If you're like me, the thought of yoga probably puts a knot in your stomach as it requires going barefoot in front of fellow practitioners, some of whom happen to be very fine-looking men. A friend has been pestering me to attend a session with her lately, so I decided to look into whether the mind-body practice could actually help my bunions.
I came across an article in Yoga Journal about the feet and their connection to the rest of the body, and how yoga may be able to treat painful foot conditions.
According to the magazine, simply bringing consciousness to where you place your weight when you stand may be a revelation. If you notice a lot of pressure on the inner edges of your feet, this may be a sign of biomechanical imbalances that may lead to bunions.
Correcting foot problems through yoga may benefit the body as a whole, the journal reported.
"When you treat foot problems with yoga, you end up treating back pain, hip pain, all kinds of structural problems. Not only does it stretch out the muscles and lead to a greater range of motion, but it helps heal the root issue of inflammation as well," said holistic podiatrist Robert Kornfeld, quoted by the magazine.
I also found a Washington Post article in which the writer interviewed Timothy McCall, M.D., the author of Yoga as Medicine. The physician said that certain yoga poses provide a good stretch of the toes and metatarsal bones, which may help slow the progression of a bunion.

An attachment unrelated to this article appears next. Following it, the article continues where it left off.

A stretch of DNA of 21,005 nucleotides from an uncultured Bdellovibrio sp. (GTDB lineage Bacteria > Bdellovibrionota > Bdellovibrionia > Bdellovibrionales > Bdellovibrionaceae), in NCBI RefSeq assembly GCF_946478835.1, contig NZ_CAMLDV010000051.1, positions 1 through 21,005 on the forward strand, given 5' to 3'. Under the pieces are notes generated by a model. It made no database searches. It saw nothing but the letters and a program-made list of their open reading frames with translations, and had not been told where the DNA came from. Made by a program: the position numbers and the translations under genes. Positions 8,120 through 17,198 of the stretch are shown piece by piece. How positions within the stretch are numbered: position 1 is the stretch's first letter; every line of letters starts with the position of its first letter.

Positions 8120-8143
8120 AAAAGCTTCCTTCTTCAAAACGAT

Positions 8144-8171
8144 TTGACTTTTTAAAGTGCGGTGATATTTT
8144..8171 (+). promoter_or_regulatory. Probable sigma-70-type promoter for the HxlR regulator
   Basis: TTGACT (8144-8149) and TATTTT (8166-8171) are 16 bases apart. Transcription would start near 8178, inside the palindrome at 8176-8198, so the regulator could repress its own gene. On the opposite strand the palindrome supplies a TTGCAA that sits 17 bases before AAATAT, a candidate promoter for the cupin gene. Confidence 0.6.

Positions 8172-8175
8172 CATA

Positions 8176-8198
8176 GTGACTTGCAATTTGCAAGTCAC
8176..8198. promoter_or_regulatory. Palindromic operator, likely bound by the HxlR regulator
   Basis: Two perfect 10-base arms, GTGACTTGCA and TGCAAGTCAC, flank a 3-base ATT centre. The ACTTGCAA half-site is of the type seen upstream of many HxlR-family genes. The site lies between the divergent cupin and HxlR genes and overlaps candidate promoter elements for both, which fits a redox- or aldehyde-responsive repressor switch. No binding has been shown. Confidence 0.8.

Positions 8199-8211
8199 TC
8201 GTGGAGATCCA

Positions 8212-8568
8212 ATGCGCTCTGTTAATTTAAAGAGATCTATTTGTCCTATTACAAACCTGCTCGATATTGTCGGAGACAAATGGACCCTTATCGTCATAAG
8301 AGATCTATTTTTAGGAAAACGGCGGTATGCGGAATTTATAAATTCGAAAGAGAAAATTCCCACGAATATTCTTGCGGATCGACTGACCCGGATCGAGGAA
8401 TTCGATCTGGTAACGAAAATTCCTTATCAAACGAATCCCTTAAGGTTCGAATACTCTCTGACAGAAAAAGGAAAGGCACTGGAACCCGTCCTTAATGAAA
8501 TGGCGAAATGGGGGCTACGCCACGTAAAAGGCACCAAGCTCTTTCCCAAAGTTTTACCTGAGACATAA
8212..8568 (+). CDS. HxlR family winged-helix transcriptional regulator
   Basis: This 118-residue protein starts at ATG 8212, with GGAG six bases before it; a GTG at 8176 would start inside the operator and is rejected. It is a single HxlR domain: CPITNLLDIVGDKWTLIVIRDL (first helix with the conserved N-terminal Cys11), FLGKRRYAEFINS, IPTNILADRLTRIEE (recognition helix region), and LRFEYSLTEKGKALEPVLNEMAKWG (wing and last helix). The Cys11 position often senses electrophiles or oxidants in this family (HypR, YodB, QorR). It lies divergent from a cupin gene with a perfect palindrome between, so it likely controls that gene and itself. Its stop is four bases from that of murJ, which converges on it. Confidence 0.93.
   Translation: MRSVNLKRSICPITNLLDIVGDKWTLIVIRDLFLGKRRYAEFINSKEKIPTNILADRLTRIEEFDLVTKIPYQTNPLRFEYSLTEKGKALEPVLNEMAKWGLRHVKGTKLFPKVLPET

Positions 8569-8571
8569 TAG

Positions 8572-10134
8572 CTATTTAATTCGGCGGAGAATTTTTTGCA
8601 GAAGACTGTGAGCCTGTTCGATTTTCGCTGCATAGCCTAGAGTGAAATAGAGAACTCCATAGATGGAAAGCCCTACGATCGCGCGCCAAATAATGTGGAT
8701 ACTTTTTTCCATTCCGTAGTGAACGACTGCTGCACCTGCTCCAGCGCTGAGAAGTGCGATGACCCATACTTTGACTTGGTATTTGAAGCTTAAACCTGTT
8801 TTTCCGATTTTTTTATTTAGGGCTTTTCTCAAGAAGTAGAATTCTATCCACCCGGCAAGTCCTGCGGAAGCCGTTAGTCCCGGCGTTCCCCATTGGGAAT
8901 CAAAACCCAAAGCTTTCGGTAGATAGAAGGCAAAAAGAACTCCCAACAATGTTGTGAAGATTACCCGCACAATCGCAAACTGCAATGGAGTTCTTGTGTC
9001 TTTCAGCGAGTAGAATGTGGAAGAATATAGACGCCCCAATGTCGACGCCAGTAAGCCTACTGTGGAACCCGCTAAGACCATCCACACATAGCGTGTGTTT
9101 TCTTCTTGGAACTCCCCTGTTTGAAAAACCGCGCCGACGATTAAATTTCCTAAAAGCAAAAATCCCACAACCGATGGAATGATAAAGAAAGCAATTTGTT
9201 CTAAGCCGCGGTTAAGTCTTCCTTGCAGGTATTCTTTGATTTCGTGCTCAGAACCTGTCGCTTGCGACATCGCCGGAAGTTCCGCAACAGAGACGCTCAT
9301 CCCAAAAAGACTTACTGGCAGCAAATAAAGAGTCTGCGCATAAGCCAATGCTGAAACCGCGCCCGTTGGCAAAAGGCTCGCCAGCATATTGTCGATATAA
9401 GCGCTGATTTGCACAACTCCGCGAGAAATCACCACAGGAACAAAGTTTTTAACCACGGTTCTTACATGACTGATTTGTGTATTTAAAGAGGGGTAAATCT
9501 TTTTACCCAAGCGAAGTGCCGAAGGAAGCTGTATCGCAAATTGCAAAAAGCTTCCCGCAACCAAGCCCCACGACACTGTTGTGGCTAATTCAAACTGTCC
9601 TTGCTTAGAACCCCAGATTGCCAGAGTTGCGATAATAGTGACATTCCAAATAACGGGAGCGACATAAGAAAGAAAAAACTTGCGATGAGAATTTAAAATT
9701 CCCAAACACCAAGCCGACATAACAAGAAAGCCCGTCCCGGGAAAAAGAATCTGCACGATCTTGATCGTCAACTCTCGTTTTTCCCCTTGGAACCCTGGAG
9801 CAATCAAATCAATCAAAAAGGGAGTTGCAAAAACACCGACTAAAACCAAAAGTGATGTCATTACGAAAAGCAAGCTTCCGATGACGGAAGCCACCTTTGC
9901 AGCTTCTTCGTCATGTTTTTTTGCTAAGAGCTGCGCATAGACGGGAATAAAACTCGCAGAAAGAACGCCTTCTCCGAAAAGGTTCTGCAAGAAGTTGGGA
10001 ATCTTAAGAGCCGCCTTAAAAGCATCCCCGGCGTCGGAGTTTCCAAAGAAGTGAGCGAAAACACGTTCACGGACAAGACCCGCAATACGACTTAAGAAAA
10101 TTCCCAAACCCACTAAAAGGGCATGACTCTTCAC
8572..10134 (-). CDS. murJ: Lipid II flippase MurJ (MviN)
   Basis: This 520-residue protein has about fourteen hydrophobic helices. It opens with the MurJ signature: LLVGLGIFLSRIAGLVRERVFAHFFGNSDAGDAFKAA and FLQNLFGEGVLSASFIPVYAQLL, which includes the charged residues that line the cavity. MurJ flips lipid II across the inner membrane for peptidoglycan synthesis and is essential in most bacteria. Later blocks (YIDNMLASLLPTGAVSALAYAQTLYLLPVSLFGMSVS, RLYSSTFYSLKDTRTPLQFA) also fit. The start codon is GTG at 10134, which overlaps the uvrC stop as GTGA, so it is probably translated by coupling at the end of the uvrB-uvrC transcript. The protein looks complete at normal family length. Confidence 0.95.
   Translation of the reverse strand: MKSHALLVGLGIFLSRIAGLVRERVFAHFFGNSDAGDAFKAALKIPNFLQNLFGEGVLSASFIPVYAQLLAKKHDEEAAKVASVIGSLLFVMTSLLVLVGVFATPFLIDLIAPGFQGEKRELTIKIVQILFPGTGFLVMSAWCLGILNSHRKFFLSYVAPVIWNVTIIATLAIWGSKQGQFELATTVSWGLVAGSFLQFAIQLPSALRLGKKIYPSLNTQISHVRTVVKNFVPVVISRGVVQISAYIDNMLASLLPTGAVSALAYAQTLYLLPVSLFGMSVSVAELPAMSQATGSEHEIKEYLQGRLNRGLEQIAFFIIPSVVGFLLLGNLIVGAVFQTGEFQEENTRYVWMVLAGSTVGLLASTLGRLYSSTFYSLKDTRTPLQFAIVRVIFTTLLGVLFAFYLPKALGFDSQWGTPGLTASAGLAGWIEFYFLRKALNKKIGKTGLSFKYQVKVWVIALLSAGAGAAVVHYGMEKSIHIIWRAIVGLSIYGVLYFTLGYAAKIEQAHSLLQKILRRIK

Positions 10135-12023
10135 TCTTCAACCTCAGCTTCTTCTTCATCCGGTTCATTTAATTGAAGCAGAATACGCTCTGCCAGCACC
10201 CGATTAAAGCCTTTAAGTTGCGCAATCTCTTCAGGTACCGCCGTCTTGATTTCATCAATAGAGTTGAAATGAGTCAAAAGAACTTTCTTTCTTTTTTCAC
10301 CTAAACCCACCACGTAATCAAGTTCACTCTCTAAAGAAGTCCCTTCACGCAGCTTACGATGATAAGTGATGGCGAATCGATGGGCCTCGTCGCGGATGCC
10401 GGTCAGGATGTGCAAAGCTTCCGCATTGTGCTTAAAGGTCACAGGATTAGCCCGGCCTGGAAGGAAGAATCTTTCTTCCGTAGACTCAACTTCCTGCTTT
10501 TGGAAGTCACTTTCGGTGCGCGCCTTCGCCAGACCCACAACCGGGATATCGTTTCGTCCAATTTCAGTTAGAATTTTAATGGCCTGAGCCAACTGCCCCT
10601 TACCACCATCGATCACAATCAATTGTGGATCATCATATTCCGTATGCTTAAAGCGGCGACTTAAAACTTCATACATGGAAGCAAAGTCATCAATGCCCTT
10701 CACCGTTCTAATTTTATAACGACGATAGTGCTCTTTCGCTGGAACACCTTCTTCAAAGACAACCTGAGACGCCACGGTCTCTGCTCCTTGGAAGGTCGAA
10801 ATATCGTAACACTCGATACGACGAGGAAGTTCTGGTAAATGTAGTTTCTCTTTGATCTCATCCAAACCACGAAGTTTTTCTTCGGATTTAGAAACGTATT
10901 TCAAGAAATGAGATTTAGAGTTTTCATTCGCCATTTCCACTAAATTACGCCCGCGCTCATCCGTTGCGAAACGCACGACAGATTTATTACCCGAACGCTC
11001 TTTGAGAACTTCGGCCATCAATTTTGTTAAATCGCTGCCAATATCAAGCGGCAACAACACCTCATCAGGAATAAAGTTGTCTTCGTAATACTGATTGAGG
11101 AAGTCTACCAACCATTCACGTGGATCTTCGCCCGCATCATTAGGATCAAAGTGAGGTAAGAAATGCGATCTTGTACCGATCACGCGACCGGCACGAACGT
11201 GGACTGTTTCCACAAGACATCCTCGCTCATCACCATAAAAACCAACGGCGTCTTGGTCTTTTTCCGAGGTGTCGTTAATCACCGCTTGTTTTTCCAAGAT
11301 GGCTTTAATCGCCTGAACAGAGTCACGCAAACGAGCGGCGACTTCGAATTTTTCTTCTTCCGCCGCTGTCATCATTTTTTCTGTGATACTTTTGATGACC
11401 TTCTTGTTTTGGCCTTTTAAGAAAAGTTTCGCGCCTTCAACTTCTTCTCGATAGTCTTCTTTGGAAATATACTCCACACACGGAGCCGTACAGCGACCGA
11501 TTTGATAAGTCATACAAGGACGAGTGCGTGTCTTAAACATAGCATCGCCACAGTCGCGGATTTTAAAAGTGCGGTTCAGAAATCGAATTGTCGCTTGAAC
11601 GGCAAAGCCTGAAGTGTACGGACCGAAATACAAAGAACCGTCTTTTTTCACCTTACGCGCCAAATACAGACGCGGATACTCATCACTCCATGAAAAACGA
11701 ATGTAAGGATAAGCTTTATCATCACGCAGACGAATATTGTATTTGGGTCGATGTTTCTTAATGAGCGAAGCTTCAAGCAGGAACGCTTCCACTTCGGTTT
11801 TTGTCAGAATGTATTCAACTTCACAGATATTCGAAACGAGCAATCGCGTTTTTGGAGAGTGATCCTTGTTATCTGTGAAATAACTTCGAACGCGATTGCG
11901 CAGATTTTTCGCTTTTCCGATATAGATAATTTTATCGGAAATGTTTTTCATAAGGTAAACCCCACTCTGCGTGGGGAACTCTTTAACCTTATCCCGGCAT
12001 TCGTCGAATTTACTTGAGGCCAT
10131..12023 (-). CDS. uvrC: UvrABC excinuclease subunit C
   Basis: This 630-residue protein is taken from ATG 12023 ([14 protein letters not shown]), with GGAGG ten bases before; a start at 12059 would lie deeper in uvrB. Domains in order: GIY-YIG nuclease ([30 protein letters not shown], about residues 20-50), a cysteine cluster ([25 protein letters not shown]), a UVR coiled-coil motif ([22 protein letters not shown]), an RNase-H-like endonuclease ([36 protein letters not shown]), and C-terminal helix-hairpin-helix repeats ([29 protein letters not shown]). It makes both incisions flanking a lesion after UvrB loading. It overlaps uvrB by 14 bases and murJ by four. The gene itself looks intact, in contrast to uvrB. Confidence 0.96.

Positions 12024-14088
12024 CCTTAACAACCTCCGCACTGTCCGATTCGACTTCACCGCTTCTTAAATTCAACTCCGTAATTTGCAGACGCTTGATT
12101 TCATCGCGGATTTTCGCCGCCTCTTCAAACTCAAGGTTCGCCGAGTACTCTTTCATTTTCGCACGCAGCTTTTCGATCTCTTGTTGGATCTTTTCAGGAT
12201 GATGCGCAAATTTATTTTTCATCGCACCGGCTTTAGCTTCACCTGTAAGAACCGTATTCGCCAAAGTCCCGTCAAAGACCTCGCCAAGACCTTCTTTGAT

He described a pose wherein you stand with your feet a few inches apart then bring the bunioned foot forward about half a foot before turning it slightly inward. With the ball of the foot rooted on the ground, lift your heel slightly and rotate it inward before stepping down. This exercise may help keep bunions from progressing, but it probably won't cure the foot condition.
"If you have a bunion and you do yoga almost every day for the next several years, you will certainly feel better. But I don't think your bunion will be fixed," said McCall, quoted by the news source.
There you have it. I think I'll stick with my yoga practice, and not just because of the sculpted male yogis, but because it's good for my mind, body and feet. However, I won't be giving up my bunion splints or orthotics any time soon.